I seem to be developing a real taste for UK crime books, especially those set on the magnificent islands that necklace the coast. When I discovered Holy Island by LJ Ross was set on Lindisfarne, I couldn’t wait to read it.
Described as the first book in the DCI Ryan mysteries, Holy Island introduces readers to a brooding, incredibly handsome detective named Maxwell Ryan who is on sabbatical from a case that almost broke him. Seeking solace and restorative time on Lindisfarne, when a young girl is found brutally and ritualistically killed, he is recalled from his break (down) to head the investigation.
Not one to suffer fools or unnecessary people being dragged into the investigation, when his boss invites historian, Dr Anna Taylor, a former local who left the island under a cloud, to aid Ryan, he is furious. But when more bodies, also bearing ritualistic signatures start to appear, he has no choice but to ask for the Dr’s help. Only, the Dr is also someone with buried memories and trauma and being back on the island, let alone dealing with a fractious, sexist cop isn’t her idea of work or play. But as the body count rises and Ryan and Dr Taylor are forced to work together, what they don’t realise is that danger, even on this once peaceful, tourist-laced isle, is closer than they think…
In many ways, the book is formulaic – both in terms of romance and procedure, but that’s fine to a point when it is also readable and this first instalment is readable. I think that’s why I can forgive its flaws – from the old-style Mills and Boon attraction of the lead characters (which had me groaning with dismay sometimes as it was quite clichéd in parts), to the lack of professionalism from Ryan. More complex than they first seem, we’re told through various mechanisms that both Ryan and Dr Lucy have layers and depths as do the secondary characters (Ryan’s side-kick, Phillips – who, thankfully, wasn’t a curmudgeonly old sergeant with a good heart so many crime books portray), but I would have liked more of those layers to be explored – particularly Dr Lucy’s apparent intellect. While the reason she specifically was called onto the case is explained later, it’s fairly weak and while you’re always waiting for her to prove herself and her credentials, she spends more time moaning about things not worthy of such a reaction or failing to heed good advice – that’s a wee bit frustrating. We’re told she’s smart rather than, a part from one exegesis she gives, shown.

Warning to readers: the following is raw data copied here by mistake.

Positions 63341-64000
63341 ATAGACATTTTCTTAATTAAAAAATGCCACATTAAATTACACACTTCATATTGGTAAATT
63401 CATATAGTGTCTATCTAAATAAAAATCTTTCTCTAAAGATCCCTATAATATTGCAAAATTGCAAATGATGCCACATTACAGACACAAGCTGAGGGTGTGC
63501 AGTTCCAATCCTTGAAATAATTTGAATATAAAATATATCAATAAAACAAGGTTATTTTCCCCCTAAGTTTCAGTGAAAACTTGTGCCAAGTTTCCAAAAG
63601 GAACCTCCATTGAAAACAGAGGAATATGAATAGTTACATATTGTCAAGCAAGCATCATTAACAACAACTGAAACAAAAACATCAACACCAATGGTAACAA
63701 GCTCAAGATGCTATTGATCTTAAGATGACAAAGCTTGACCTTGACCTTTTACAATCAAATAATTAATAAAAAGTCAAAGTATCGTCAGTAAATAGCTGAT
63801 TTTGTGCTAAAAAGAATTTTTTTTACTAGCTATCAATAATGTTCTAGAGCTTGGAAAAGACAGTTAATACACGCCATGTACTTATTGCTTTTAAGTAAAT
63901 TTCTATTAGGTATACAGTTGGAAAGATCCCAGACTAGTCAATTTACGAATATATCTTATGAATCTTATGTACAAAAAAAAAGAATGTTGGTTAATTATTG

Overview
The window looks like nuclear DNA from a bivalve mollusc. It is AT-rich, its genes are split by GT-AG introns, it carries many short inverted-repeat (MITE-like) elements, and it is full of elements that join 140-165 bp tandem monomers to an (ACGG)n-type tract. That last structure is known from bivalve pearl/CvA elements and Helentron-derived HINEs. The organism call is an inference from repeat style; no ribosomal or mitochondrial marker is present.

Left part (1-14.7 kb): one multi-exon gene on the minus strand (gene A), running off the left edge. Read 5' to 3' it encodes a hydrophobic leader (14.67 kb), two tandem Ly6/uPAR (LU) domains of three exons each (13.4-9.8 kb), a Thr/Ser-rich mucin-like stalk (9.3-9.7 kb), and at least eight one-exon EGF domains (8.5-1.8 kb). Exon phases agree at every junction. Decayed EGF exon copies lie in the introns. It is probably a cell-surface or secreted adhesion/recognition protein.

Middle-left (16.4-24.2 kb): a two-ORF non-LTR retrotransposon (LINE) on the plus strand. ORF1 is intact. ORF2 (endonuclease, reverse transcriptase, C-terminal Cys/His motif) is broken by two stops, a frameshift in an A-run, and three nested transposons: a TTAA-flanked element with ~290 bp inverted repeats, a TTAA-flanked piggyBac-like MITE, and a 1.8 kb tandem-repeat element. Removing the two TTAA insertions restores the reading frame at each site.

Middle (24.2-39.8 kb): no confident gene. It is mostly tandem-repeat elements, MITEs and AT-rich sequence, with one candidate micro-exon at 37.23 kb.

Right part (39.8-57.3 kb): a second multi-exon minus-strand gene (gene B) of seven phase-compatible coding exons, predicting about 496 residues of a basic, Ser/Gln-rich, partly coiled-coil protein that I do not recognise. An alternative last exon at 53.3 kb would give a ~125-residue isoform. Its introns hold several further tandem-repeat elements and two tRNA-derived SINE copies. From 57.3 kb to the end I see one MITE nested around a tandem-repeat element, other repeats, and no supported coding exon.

As for Ryan, he might be good-looking (and there are many, many good-looking characters in this book), but he reads more like a 1940s hero, replete with sexist, misogynistic traits (that are then overturned by a show of sensitivity) than a cop for the new millennium – one who makes some rather silly decisions. He’s going to have to move with the times in a few ways, and revisit professional codes of conduct, to ring true, let alone keep the girl.
What will be interesting to see in the next books in the series is if the frame narrative that explains the crimes and characters responsible in this one will also feature. This was my major concern about the novel – the villains’ motivation was not only a bit simple, but it was a stretch, as was the manner in which they’re embedded in the community, thus allowing their crimes covered up a little too convenient.
Reminiscent of Elly Griffiths wonderful series featuring Dr Ruth Galloway, this book doesn’t have tis clever plot or endearing believable characters. Still, it was the first book and I did keep turning the pages, so I’ll give the second book a go as I do look forward to getting to know Ryan and Dr Lucy better.
Overall, 3.5 stars.